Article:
SHARPTON: First of all, thank you for joining us. What will distinguish a Hillary Clinton presidency if elected from a Barack Obama president?
CLINTON: I think where we are today is due in large measure to the tough decisions that President Obama had to make. I really like to take people back through the history and point out that, when President Obama took office, we were losing 800,000 jobs a month, and we could have literally fallen into a great depression, not just a great recession. And because of the hard work of the American people and the president’s leadership, we got out of that big ditch. So we are standing again.
But now we have to build on what we’ve accomplished. We have to raise incomes. People are not seeing the results of that recovery in their pockets yet and that’s something the president and I have talked about a lot. We have to continue and win the fight to raise the minimum wage because it’s disgraceful the people that work full time in America are still in poverty.?
We have to win the fight on equal pay for equal work for women. We have to incentivize more profit sharing so the productivity that leads to profitability doesn’t just all show up in the paychecks of CEOs but is shared broadly. And then of course we have to continue the fight against climate change, create millions of new jobs from clean renewable energy and have an infrastructure program. I like an infrastructure bank that will put more people to work.
So we have a very robust agenda that builds on top of layers on top of the progress that we have made under President Obama. And the worst thing that could happen to our country, in my opinion, is for the Republicans to rip away that progress and to do a big U-turn back to trickle-down economics to slam the door in the face of hard working people, whether it’s working women or minorities of any sort or the LGBT community, to basically begin to marginalize and you know, dismiss the contributions of so many of our fellow Americans.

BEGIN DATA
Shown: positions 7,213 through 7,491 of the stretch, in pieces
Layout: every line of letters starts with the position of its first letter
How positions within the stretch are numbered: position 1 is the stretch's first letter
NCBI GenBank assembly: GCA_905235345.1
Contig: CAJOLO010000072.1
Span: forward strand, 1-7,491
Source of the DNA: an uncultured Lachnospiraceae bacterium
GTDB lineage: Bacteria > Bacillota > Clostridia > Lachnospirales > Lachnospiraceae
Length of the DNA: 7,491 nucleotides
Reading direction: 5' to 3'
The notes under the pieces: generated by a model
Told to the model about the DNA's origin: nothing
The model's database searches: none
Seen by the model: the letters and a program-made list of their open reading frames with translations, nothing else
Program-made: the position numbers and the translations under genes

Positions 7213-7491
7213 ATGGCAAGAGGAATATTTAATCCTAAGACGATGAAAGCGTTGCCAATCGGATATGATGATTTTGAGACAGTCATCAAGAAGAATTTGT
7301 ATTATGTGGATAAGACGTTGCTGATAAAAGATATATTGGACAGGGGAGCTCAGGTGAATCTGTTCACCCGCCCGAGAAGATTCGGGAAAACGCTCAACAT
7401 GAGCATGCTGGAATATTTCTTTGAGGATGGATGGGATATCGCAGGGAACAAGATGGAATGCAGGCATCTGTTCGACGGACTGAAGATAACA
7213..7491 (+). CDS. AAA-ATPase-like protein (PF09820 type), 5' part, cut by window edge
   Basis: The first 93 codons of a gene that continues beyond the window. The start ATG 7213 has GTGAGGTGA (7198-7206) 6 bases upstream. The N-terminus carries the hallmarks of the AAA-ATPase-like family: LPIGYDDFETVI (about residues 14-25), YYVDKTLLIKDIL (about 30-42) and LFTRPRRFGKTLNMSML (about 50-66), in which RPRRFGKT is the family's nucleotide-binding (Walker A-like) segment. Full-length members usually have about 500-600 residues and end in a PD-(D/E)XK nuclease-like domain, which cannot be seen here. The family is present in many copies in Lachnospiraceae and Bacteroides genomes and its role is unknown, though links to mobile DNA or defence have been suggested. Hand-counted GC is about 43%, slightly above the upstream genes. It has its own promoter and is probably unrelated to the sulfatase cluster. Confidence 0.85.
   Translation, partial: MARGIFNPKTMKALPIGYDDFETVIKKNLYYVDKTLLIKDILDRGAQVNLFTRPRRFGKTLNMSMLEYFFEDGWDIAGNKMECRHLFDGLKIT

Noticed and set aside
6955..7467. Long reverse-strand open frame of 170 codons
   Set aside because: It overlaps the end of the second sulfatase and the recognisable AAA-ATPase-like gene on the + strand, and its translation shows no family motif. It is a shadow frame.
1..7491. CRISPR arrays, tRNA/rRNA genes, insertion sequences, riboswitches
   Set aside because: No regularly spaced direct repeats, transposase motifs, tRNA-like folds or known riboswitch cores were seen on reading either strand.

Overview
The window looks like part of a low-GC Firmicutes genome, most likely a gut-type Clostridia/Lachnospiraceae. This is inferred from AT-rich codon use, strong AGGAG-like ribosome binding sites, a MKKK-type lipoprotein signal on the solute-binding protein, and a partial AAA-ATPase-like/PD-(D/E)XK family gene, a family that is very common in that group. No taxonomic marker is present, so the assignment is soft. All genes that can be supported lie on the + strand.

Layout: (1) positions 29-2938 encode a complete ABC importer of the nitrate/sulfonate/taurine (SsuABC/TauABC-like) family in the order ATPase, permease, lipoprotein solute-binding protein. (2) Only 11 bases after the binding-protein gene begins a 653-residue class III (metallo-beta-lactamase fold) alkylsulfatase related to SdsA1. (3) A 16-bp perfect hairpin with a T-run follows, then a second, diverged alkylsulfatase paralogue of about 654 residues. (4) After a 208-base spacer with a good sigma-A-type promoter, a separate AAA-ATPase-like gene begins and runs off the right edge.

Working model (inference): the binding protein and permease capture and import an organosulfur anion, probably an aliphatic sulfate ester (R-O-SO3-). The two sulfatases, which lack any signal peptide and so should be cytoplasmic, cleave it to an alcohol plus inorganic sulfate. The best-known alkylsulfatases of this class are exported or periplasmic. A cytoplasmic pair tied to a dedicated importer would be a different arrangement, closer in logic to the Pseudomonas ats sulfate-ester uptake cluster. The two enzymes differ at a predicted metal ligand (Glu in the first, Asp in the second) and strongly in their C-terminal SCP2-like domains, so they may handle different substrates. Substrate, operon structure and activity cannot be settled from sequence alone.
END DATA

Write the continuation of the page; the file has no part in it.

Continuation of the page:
SHARPTON: In 2008, president, now President Obama then senator Obama got 18 million votes. You did as well. What do you say to the eight million that didn’t vote for you in 2008, why they should support Hillary Clinton now?
CLINTON: Well, they are coming to me. I mean, the amount of support I have from people who supported then senator Obama in my race against him in 2008 and then others who have been supporting him ever since is really very gratifying to me. A lot of people are very appreciative of the work I did as secretary of state. They view the fact that I joined the cabinet as the senior cabinet member for my former opponent which I think is what you’re supposed to do in our country was a very important statement of values about who we are and our democracy and how we get things done.